It turns out I wasn’t the only one who had mixed feelings about the term “interfaith.” Reverend Donald Heckman, the executive director of the International Shinto Foundation and former member of Barak Obama’s “Inter-Religious Cooperation Task Force,” doesn’t embrace the term “interfaith” either. “’Interfaith’ is such a plastic word that it doesn’t mean much of anything,” Heckman wrote in the Huffington Post. “There are even ‘interfaith’ ministers and interfaith ‘churches’ where people who concurrently hold multiple affiliations can find community with the same. The problem is that some of the folks—all using the same word, “interfaith,” mind you—don’t want to be caught dead with the others. Not a very nice thing for a bunch of folks who are supposed to be spiritual or religious, is it? Most often it is the single faith/institution folks not wishing to congregate with the multiple-affiliation folks, because it challenges the integrity of the boundaries, authority, and truth claims that they hold dear.”
Messianic Judaism and the Interfaith Label
I could easily see how some people might put Messianic Judaism in this category. Aren’t our synagogues and congregations places of worship where people who concurrently hold multiple affiliations find community with the same? Our multiple affiliations challenge boundaries of a truth claim that mainstream Judaism holds dear—Jews are not supposed to believe in Jesus. But calling a Messianic congregation an “interfaith” house of worship discredits the very point the community is trying to make: that assimilating Jesus into Jewish practice does not mean introducing a new religion, just a new relationship.
Interfaith and Jewish Intermarried Life
In contrast to Interfaith Org, InterfaithFamily.com is a Jewish nonprofit focused on “supporting interfaith families exploring Jewish life.” InterfaithFamily, founded by Harvard Law School alum Edmund Case, explains, “For us at InterfaithFamily, the term “interfaith” does not connote anything about religious practice…“Interfaith” in the context of a couple simply means that one partner comes from one faith tradition or background, and one comes from another faith tradition or background.” But some people like Allison McMillan, managing director of the Israel on Campus Coalition and a former program director at University of Michigan Hillel, feel that this definition is too narrow. “There are not two options anymore, interfaith or Jewish, and the situation is not black and white,” McMillan writes in an article titled “Intermarried, Not Interfaith,” “There are many shades of grey…” Much to my amusement, Case himself commented on McMillan’s article, stating, “I invite her to consider the extensive resources offered at InterfaithFamily–which are designed for couples coming from a range of perspectives but all exploring Jewish life and community.” I wondered to myself if debating these types of minutiae was like arguing with my husband over whether or not I qualify as a “90s kid” since I was born in 1989.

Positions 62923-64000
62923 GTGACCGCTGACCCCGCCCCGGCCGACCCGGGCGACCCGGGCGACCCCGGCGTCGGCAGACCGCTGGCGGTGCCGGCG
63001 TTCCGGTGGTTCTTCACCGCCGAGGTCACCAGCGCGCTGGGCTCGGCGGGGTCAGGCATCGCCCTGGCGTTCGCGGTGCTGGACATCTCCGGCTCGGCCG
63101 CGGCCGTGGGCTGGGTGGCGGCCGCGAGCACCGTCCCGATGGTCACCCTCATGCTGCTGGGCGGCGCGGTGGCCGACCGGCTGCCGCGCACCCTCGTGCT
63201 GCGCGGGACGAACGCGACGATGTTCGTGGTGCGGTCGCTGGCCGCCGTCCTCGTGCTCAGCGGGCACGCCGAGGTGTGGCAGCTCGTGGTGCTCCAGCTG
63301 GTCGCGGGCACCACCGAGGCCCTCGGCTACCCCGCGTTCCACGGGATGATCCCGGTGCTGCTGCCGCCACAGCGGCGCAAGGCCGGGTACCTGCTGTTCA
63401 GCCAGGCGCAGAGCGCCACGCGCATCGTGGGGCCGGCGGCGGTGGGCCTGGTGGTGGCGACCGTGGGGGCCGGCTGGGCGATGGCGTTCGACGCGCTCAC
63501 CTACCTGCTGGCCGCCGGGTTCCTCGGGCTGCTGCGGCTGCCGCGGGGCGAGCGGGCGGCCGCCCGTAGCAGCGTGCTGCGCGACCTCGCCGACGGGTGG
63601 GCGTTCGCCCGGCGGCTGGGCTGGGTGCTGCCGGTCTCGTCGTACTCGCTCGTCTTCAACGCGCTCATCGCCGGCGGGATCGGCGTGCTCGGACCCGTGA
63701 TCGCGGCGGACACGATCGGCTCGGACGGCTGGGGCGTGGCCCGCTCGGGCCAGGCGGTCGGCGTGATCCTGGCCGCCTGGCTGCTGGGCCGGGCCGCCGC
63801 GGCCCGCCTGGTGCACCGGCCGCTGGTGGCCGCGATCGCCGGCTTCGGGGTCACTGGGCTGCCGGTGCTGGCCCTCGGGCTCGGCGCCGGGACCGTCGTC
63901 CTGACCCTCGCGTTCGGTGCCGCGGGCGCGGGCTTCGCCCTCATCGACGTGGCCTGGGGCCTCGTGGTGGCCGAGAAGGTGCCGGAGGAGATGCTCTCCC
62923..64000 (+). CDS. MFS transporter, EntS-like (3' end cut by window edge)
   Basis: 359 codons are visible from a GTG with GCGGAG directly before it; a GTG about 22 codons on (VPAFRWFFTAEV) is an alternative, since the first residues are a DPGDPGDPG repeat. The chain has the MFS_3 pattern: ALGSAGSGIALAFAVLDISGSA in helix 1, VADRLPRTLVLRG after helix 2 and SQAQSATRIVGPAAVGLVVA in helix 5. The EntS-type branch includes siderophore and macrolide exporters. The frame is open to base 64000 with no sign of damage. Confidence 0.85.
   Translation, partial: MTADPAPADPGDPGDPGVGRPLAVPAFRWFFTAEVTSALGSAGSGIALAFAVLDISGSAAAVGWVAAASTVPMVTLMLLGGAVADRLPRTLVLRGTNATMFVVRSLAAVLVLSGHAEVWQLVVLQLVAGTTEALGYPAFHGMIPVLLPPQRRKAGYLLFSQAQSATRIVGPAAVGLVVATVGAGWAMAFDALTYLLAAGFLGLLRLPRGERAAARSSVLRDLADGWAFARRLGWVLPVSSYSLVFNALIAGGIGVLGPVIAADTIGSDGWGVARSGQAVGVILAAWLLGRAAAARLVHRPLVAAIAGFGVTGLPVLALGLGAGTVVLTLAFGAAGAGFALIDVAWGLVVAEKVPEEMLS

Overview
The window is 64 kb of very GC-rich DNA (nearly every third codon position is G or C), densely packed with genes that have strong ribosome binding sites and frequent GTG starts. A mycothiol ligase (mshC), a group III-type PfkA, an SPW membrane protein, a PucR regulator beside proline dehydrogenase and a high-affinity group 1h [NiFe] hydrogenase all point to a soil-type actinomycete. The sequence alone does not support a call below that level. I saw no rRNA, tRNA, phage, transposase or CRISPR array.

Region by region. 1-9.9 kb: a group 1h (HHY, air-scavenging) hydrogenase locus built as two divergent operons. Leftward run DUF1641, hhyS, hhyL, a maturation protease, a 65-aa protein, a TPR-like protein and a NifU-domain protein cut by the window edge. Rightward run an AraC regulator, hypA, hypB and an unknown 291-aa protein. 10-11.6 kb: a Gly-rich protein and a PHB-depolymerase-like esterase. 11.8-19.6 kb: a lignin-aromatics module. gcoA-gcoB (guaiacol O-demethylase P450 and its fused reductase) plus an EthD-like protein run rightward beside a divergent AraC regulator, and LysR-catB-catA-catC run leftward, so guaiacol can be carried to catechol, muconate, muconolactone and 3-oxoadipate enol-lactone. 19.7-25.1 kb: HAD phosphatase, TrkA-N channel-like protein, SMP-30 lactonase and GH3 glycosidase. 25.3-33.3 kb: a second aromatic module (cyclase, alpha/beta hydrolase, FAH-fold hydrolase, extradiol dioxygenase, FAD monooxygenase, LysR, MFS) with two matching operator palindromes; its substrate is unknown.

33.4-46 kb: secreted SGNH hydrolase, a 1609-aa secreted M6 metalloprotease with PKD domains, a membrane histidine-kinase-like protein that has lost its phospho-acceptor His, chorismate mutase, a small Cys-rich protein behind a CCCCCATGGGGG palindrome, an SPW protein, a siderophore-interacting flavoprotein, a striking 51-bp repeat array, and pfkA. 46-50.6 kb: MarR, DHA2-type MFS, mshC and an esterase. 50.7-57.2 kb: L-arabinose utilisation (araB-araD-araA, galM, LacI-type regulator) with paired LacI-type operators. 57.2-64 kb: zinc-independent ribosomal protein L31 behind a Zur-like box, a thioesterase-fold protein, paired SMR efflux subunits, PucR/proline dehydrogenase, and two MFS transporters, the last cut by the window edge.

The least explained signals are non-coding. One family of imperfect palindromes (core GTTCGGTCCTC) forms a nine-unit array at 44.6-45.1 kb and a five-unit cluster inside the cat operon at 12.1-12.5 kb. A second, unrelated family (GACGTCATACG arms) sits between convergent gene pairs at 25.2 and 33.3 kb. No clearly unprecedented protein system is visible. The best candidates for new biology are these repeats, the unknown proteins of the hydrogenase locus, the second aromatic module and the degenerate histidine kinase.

The Interfaith Family and Jewishness
Clearly the internet was not going to solve my dilemma for me. I was going to have to figure this one out the only way a 90s kid knew how: old school, Harriet the spy style. Clue #1: “Interfaith” usually refers to spiritual syncretism in general. But “interfaith family” seems almost always to refer to Jews. I decide to put this theory to the test using the ultimate 2017 barometer of culture: Instagram. I searched #interfaith and scrolled through hundreds of images of people in traditional Muslim, Buddhist, Hindu, or Catholic garb posing for group pictures together, smiles all around. But when I searched for #interfaithfamily, the first picture that popped up was of a teenager putting a Star of David on top of a Christmas tree.